Category Archives: EASE

The Creative Void

sussex churchWhen she said those words, I actually felt the psychological shrug inside.

Oh yeah, I know this part, this is where we talk about the bit in between creative projects, the creative drought, the bit where I am waiting for the next idea to grab me. 

(And yes, I definitely am in that place.)

But that was not what she was talking about.

She was talking about the Creative Void.  The place where new things begin.  The space that is needed for seeds to root and grow.

She was talking about the fact that, in giving myself this year of EASE, this space to get myself well and let go of my OUGHTs and SHOULDs, I have created a void.

My job is to sit here and hold this space.

My job is to allow the Universe to fill it.

Ooo, I’m not very good at that.  I’m no good at the whole sitting thing.  The whole ‘Let go and let God’ stuff.  I don’t think, as human beings, we are.  We are scared so we need to control the world, our lives, the shapes on the page.

However, we are human BEINGS, not human DOINGS, as the old cliche goes.  The clue is in the second word.

I’ve learnt over the years how to be in the space between creative projects.  I know how to do the Creative Void in the creative, work, sense.

Now I need to learn how to do it in the emotional, physical sense.

Two sorts of creativity.  Who knew?  (Or are they really?)

If you are in the Creative Void, or the Space Between, or anything that resembles it, you might find this post from Jennifer Louden comforting.  I did.

Happy creating,

EF

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Wonder Weeks

Bungay from the banks of the River Waveney

Bungay from the banks of the River Waveney, the perfect place to contemplate my own personal Wonder Week experience!

You see, I haven’t forgotten you!

Taking a bit of a blog break has been less of a necessity and more of ‘I only have so much energy and something has to fall off my todo list in order for me to survive’ thing.

Its not that my life has been event-free; more that it has been so event-packed that there has been no room to breathe.  Recent weeks have been so full of stuff – appointments, health problems, elder care, visitors, travelling, and aggravation – that there has been almost no space to remember who I am, let alone what I want to create.

One thing struck me this weekend, though, as I talked with my song-writer friend.  There are times in life when we have these emotional growth spurts, when life is difficult and challenging, and when all our energy has to go into dealing with whatever mountain we have to climb.  These are the times when we learn and grow.  They are not necessarily when we are in the right place to create the Great English Novel! (Or poem, or song lyric!)

I am reminded of friends who have become parents talking about their baby’s ‘wonder weeks’, those stages in development when an infant’s brain grows to allow it to gain new capacities to interract with its world.  These are often times when a child is grouchy, sleeping badly, and crying for no reason.  Get to the other end of a wonder week, and your baby has learnt to sit up unaided, or vocalise in a new way, and it was worth all the pain and sleepless nights.

As adults, I think we have wonder weeks too.  Its just sometimes we go for months or years without development, and then a dozen wonder weeks come along all at once, leaving us feeling like we have been hit by a steam roller.

If, like me, you are caught in a chain of adult wonder weeks, it’s worth noting that while your brain is preoccupied with making new neural pathways, and driving a bulldozer through old ones, it is unlikely to have any energy, space or interest in anything else.  Time to be kind to yourself.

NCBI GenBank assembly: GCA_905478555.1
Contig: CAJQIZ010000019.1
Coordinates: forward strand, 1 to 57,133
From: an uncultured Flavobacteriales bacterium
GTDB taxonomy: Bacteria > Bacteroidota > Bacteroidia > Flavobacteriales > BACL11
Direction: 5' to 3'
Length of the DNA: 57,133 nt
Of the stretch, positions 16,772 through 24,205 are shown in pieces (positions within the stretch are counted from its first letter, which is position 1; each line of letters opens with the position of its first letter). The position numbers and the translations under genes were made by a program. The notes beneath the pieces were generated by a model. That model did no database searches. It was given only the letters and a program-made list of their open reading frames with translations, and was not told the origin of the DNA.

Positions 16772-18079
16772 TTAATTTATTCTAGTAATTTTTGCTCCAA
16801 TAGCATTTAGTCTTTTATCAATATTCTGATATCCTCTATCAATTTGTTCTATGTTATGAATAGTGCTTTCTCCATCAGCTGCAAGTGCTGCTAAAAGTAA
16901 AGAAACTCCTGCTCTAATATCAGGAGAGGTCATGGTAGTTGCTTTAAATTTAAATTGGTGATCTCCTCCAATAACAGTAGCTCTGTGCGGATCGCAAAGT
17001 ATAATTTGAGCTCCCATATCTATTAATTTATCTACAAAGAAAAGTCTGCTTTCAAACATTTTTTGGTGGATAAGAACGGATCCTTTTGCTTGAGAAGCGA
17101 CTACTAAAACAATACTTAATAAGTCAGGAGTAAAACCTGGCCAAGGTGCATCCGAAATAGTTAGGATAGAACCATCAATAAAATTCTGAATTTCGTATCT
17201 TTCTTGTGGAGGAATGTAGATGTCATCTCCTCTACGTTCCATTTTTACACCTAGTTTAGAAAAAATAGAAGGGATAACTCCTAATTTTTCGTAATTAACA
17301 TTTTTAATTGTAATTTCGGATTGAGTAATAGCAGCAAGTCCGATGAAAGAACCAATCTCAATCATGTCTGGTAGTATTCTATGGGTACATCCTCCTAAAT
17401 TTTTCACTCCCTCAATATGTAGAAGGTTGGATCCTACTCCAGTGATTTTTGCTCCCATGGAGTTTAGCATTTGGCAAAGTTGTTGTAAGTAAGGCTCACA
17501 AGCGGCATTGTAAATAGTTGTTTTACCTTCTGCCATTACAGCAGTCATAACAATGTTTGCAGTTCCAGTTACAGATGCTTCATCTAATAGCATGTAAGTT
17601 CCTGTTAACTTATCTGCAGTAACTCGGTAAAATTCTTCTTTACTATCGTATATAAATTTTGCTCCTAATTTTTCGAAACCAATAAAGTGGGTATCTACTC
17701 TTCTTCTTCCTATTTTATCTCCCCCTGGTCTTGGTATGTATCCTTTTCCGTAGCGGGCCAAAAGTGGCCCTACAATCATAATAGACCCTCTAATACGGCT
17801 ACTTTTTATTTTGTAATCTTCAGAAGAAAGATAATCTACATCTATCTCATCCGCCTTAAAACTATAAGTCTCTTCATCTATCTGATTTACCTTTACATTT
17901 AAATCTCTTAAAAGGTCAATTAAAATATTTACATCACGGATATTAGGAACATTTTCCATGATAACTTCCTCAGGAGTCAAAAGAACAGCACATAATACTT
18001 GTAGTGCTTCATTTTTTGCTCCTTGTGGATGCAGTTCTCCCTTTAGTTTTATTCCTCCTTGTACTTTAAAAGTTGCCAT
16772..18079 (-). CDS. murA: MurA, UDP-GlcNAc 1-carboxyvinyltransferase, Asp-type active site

I’ve had to accept that this is not a time in my life during which I am going to have the ability to concentrate on complicated activities.  I’ve given up trying to read fiction, watch drama or write anything complex.  I seem to be only able to cope with reading books about history (which feels strangely comforting), or wellbeing (which are directly relevant to my situation), or to watch TV documentaries.  I can’t even read blogs at the moment.  I just can’t take them in.

But that’s okay.

My brain is doing other stuff.  So I’m not trying to force it back onto the straight and narrow.  I’m trusting that it knows what its doing, and that eventually I will come out the other end with my pockets stuffed full of psychological doubloons from this unplanned diversion.  It may be an adventure I didn’t sign up for, but that’s how life sometimes is.

Don’t pile yourself up with SHOULDS.  The blogosphere is full of exortations to fulfil your Life Purpose, organise your house, build your dream business, learn Mandarin in a week – but if that week happens to be a grown-up wonder week for you, believe me, trying to learn Mandarin at that point in your life will be the emotional equivalent of trying to run a marathon when you are lashed to the Rack.  And just as pointless.

Give yourself a break.  Don’t live in SHOULDland.

Unfortunately, adult wonder weeks don’t arrive in calendar-friendly order like those for babies.  We never know when the Universe is going to clock us round the chops with the Frying-pan of Enlightenment, or fell us with what feels like a very back-handed ‘opportunity’ for growth.  But that is what they are – opportunities.  No matter how wretched they might feel.

Give yourself a break.  Be where you are.  Accept where you are. 

Stop fighting it.

Rather than try to soldier on when brain and body are apparently no longer willing to cooperate, it is far better to let them do their thing and hang up the whip for a while.  Preferably permanently.

Give yourself a Break.  Choose a new way. 

Choose kindness towards yourself.

In the meantime, I’ll keep you posted as to when I surface from my wonder weeks!

Happy Creating,

EF

Creative Recuperation

Statue by Anthony Gormley on the top of Blackwells Art and Poster shop, Broad Street, Oxford.

Statue by Anthony Gormley on the top of Blackwells Art and Poster shop, Broad Street, Oxford.

We just got back from a demanding time in Oxford, and after the difficult fortnight we have had, I find myself feeling emotionally as well as physically exhausted.  So when I found this post from Jamie Ridler this morning, I realised I had to make a concerted effort to have some healing time.

One of the hardest things to accept about our creativity is that it often comes and goes.  There are times of bounty, when the Muse is flowing and there are so many ideas coming into your head and out of your pen that you feel like you could get hysterical just trying to keep pace.

And there are the droughts.  The times when nothing new has come for months, and you feel like you may never paint or write or dance again.